When stormy weather, a zealous beaver, or a blown transformer knocks out power in our rural hamlet, my husband and I survive the blackouts quite comfortably. Nonetheless, when the electricity is restored, we are only too happy to put away our gas-fuelled generator, Coleman stove, and kerosene lamps, to stop stoking our wood-burning stove and hauling water from a nearby river.
The importance of electricity in contemporary life can hardly be overestimated, especially in Quebec, which consumes more of it than any other Canadian province. But we Quebecers tend to take Hydro-Québec, our public utility, for granted – until it fails us, and then we complain. In Charging Ahead! Hydro-Québec and the Future of Electricity, Jean-Benoît Nadeau and Julie Barlow give us reason to show greater appreciation for a company that normally keeps everything from computers to refrigerators humming and does so at a low cost for consumers. As they point out, it’s an “incredibly complex task” to generate, transmit, and distribute electricity in a system consisting of “352 turbines and 63 generating stations, about a billion switches, power outlets, light bulbs and appliances of some 4.3 million customers, and enough power lines to wrap around the planet six and a half times.”
Hydro-Québec and the Future of Electricity
Jean-Benoît Nadeau and Julie Barlow
Translated by Julie Barlow
The co-authors frequently use colourful analogies to enable the layperson to understand their scientific subject matter more easily. They compare visiting a Hydro-Québec research centre, for instance, to visiting “the set of a James Bond film, waiting for the eccentric Q to pop out” with his latest gadget. The gadgets Nadeau and Barlow saw were “prototypes of robots – flying, underwater, and rolling – that Hydro-Québec is developing to inspect its networks” and “batteries the size of a tractor trailer.”
As I became more familiar with electrical terms, I found Charging Ahead! increasingly engaging. I learned a lot about Hydro-Québec’s ascendancy – through the development of very high-voltage transmission lines and the monumental but controversial James Bay Project – to the status of the largest hydroelectric energy producer in North America and one of the top five hydroelectric energy producers in the world. I also learned a lot about the company’s diversification into solar and wind power and its experimentation with geothermal and osmotic energy.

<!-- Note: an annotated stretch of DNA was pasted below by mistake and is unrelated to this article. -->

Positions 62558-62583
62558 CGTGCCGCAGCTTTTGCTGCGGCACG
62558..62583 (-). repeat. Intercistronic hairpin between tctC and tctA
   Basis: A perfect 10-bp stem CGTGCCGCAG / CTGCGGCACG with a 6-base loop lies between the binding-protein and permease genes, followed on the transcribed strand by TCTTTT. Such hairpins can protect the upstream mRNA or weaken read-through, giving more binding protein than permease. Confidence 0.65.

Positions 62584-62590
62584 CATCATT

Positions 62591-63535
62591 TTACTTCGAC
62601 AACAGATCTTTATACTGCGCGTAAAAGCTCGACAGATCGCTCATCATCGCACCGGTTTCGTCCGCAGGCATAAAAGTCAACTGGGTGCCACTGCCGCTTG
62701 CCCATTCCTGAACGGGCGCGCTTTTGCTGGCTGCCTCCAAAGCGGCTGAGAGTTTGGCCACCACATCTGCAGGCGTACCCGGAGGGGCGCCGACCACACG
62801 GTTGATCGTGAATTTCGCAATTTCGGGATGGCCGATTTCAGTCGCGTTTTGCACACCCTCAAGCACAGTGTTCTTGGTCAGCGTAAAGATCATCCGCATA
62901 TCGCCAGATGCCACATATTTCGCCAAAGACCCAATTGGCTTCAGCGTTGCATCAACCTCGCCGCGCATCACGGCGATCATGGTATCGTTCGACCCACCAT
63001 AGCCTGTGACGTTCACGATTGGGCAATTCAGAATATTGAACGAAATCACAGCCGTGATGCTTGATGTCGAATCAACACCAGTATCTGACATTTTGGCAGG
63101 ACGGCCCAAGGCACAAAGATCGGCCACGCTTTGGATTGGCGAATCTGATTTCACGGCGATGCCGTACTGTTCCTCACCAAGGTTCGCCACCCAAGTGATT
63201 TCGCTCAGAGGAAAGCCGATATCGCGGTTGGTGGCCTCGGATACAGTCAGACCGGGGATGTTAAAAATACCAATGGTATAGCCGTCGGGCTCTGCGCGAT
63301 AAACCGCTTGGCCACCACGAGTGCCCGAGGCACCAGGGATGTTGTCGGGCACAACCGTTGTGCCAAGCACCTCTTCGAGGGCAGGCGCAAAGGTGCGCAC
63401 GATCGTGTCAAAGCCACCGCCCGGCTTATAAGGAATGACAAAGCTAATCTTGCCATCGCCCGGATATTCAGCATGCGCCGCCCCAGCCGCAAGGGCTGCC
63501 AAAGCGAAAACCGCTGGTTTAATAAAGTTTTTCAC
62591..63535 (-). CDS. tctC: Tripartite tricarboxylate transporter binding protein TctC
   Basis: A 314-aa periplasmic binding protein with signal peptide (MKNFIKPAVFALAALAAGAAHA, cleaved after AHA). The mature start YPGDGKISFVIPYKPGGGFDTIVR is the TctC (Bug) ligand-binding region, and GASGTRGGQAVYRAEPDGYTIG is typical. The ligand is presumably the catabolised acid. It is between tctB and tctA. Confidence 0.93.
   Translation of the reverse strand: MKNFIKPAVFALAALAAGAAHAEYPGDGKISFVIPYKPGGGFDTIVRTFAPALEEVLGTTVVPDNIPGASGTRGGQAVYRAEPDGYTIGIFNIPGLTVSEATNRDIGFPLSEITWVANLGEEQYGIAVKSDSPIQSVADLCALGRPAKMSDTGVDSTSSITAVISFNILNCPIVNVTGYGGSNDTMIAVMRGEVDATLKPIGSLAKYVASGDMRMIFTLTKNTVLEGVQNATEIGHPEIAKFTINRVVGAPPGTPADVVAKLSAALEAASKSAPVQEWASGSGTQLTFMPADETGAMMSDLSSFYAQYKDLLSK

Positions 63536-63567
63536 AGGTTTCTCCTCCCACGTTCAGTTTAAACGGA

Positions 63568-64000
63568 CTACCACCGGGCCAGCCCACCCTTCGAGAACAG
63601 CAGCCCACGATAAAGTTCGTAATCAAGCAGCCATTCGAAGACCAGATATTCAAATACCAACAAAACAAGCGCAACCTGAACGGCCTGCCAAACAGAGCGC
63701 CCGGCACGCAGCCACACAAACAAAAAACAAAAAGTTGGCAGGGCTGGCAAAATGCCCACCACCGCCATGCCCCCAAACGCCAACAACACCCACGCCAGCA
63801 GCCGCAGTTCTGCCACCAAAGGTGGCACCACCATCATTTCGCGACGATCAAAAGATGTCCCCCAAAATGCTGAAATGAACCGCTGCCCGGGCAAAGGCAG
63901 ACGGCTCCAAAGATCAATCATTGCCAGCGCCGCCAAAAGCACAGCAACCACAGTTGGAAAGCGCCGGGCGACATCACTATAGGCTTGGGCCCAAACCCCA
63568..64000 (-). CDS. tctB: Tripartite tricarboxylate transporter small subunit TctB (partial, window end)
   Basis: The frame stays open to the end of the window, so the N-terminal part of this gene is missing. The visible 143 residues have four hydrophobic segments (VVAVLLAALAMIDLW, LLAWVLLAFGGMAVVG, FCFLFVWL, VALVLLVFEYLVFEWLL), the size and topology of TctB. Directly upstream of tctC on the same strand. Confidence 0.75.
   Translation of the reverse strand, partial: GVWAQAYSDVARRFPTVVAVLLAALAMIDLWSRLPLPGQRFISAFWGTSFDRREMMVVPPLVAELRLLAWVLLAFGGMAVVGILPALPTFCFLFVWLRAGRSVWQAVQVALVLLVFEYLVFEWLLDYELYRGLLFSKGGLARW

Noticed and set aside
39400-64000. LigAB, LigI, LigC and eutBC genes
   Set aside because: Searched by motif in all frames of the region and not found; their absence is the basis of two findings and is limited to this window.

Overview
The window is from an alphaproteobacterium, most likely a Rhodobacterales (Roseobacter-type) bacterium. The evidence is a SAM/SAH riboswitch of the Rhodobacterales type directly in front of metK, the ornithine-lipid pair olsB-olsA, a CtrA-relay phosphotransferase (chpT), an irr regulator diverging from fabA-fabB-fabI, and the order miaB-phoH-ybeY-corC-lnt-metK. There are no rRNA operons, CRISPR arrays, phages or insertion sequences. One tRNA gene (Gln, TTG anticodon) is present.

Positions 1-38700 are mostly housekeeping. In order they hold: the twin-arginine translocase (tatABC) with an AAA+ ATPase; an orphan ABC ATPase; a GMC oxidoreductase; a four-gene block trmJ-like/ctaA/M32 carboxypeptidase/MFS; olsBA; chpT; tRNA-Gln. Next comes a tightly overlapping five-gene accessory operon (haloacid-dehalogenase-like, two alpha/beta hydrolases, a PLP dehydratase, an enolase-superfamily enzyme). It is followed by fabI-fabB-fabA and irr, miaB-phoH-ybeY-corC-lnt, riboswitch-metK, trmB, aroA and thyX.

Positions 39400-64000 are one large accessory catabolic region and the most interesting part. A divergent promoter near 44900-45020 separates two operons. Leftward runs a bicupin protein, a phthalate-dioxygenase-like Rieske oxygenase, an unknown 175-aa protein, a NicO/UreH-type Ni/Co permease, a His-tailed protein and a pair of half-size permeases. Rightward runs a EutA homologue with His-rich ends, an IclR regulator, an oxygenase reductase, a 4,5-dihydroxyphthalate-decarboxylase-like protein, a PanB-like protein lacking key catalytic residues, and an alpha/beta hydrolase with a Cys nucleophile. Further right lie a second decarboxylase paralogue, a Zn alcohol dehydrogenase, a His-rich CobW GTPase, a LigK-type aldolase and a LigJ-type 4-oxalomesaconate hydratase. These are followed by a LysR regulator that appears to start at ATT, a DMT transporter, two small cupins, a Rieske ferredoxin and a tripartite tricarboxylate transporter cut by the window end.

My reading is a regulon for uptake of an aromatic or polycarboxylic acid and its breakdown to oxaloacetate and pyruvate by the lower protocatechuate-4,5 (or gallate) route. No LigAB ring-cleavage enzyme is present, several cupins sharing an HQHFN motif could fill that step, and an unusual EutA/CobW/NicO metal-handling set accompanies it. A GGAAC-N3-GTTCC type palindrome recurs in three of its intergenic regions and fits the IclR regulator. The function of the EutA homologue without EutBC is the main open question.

Nadeau and Barlow have quite rightly given attention to the impact of Hydro-Québec hydroelectric projects on the environment and on Indigenous Quebecers. “To build dams,” they write, “Quebec flooded thousands of hectares of land and bogs, transformed rivers into lakes, razed whole forests, dis- turbed habitats and destabilized entire communities.” Those communities were largely Cree and Innu.
The co-authors predict that “HydroQuébec will continue planning hydroelectric dams,” despite their “higher initial price tag than solar or wind farms.” They outline future challenges for the utility, including the end of an energy supply contract with Newfoundland-Labrador in 2041, the growing demand for electric cars in Quebec, and the desire of technology giants to establish data centres here to reduce electricity costs for their servers. The biggest challenge of all may be the public’s increasing environmental and social consciousness and citizens’ ability to mobilize and block energy projects that they deem unacceptable. According to Nadeau and Barlow, however, Hydro-Québec remains undaunted, treating challenges as “opportunities to help the company move forward.” mRb